North Carolina


When birders discuss North Carolina, the first region that usually comes to mind is the Outer Banks. This chain of barrier islands, over 100 miles long, includes the Cape Hatteras National Seashore, Pea Island National Wildlife Refuge, and several other protected areas. Many more National Wildlife Refuge tracts such as Mattamuskeet, Alligator River, Pocosin, Cedar Island, and others protect large nearby areas. Due to all this protection, the banks have escaped the rampant development that has degraded much of the coastline further south. They host the annual Wings Over Water festival and attract birders from all over the US, and for good reason. The Outer Banks are a magnet for migrating birds, ranging from northern species such as Harlequin Duck to southern ones such as Roseate Spoonbill, and from western wanderers like Cinnamon Teal to Eurasian vagrants like Ruff.

The southern NC coast has less of a national reputation than the Outer Banks, but might actually have a greater variety. Areas like Cedar Island National Wildlife Refuge, Fort Fisher, and Fort Macon State Park attract many migrants and rarities. Christmas Bird Counts in Wilmington and Southport occasionally rank among the highest species totals in the US outside of Texas and Florida.

The banks and adjacent areas like Mattamuskeet are famous for their diversity and sheer numbers of waterfowl, shorebirds, gulls and other migrants that must be seen to be believed. The banks are also the staging area for year-round pelagic trips that combine tropical species (Masked Booby) with arctic (Dovekie) and even Antarctic (South Polar Skua). These trips are virtually the only proven method of observing certain species in North America, including Bermuda Petrel, Fea’s Petrel, Herald Petrel, Bulwer’s Petrel, and White-faced and Swinhoe’s Storm-Petrel, and so attract participants from all across the country. On the inland side of the coastal plain, the Sandhills region contains the northernmost breeding colonies of the federally endangered Red-cockaded Woodpecker. Mississippi Kites also reach their northernmost breeding limits in coastal North Carolina, while Henslow’s Sparrows reach their southernmost.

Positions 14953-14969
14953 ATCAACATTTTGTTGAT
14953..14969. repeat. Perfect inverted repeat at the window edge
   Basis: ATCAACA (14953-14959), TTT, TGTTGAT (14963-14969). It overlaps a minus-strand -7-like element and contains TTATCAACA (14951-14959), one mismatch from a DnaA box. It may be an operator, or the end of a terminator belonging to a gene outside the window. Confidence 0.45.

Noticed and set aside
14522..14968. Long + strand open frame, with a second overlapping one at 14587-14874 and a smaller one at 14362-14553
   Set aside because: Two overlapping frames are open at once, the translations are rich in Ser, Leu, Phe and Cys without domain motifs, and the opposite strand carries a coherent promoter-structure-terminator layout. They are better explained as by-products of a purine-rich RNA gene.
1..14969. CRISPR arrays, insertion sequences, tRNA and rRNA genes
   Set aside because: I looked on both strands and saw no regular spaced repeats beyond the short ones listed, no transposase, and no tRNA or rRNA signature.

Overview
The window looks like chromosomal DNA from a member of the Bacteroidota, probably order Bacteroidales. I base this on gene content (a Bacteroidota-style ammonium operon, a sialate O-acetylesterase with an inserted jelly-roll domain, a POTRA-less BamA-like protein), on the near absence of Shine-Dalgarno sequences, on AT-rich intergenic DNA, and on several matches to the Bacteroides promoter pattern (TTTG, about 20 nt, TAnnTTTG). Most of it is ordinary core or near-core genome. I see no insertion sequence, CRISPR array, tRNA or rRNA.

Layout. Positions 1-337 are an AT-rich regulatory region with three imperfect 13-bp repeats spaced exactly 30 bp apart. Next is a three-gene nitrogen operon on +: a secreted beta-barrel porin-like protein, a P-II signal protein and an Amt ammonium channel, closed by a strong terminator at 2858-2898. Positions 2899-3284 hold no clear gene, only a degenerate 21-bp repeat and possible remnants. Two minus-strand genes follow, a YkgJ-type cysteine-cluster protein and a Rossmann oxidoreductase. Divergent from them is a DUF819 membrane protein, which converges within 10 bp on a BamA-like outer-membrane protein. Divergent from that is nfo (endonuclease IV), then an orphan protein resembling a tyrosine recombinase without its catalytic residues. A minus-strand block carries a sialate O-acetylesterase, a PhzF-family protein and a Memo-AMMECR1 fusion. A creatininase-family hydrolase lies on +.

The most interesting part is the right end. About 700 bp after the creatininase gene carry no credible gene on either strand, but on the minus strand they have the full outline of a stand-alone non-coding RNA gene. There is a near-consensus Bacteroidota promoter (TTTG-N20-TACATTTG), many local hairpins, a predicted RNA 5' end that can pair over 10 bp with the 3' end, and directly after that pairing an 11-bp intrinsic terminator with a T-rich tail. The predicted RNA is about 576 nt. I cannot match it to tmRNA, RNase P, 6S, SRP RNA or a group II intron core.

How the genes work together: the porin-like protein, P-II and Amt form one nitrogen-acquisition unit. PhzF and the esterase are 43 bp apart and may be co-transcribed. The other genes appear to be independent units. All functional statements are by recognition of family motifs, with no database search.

The other area of North Carolina most frequented by birders and other wildlife enthusiasts is the mountainous western end of the state. The Blue Ridge and Great Smoky mountains are best known for their scenery; however, they are also the location of some spectacular migrations of landbirds and raptors as well as being home to some of North Americas larger mammals such as Black Bear. Hawk-watchers are becoming increasingly common along the Blue Ridge Parkway in spring and fall. Many warblers and flycatchers that are rarely seen elsewhere in the state migrate regularly through the mountains.

These mountains represent the southernmost extent of breeding range for many species east of the Mississippi, including Northern Saw-whet Owl, Yellow-bellied Sapsucker, Olive-sided Flycatcher, & Black-capped Chickadee.

Between these two famous ends lies the relatively unexciting and more heavily developed Piedmont, which has few resident species that cannot be found elsewhere. However, for both economic and strategic reasons, the Piedmont is home to the vast majority of North Carolina’s birders, and so gets a disproportionate amount of attention. Thanks to all this attention, the central part of the state has had more than its share of exciting rarities discovered. Recent vagrants to this area have included Green-breasted Mango, Pacific-Slope Flycatcher, Smith’s Longspur, Harris’ Sparrow, WhiteWagtail, Western Grebe, White Pelican and Long-billed Murrelet.

The abundance of feeders brings in a surprising number and variety of wintering hummingbirds, mostly Rufous, but Anna’s, Calliope, Broad-tailed and Black-chinned have also been recorded. The region is pocked with artificial lakes, originally created by damming rivers for recreation and drinking water, but now home to breeding Bald Eagles and many migrating shorebirds and wintering waterfowl, and even the occasional jaeger. Following the hurricanes that drift through North Carolina almost annually, these same lakes often host pelagic species such as Bridled and Sooty Terns and on rare occasions even tubenoses and tropicbirds.


The Atlantic Ocean off Cape Hatteras is generally the best spot in the western North Atlantic day in and day out for seeing a variety of pelagic seabirds, including a Gulf Stream specialty, the Black-capped Petrel. The Black-capped Petrel is a striking member of the genus Pterodroma, which nests in the West Indies, but regularly disperses northward into the blue waters of the Gulf Stream to feed. It can be seen off Hatteras year-round, but it is most common from May to October. During that time period, birders on pelagic trips here can expect to see 8 to 12 species of pelagic seabirds, including birds which breed in the Southern Ocean, the Eastern Atlantic, the Bahamas & West Indies, and the Arctic tundra. Both the Gulf Stream and deep water are within 20 to 30 miles of Cape Hatteras, so a day offshore is mostly is mostly spent in productive waters. A number of species have been added to the North Amaerican list as a result of organized bird watching trips in recent years. These include Bermuda Petrel, Cape Verde Shearwater, and Black-bellied Storm-Petrel. During the spring and summer, trips are available almost weekly aboard Brian Patteson’s boat, the Stormy Petrel, and trips are also available on several winter weekends as well.

Major Source: Fatbirder

Map Source: Googlemaps™

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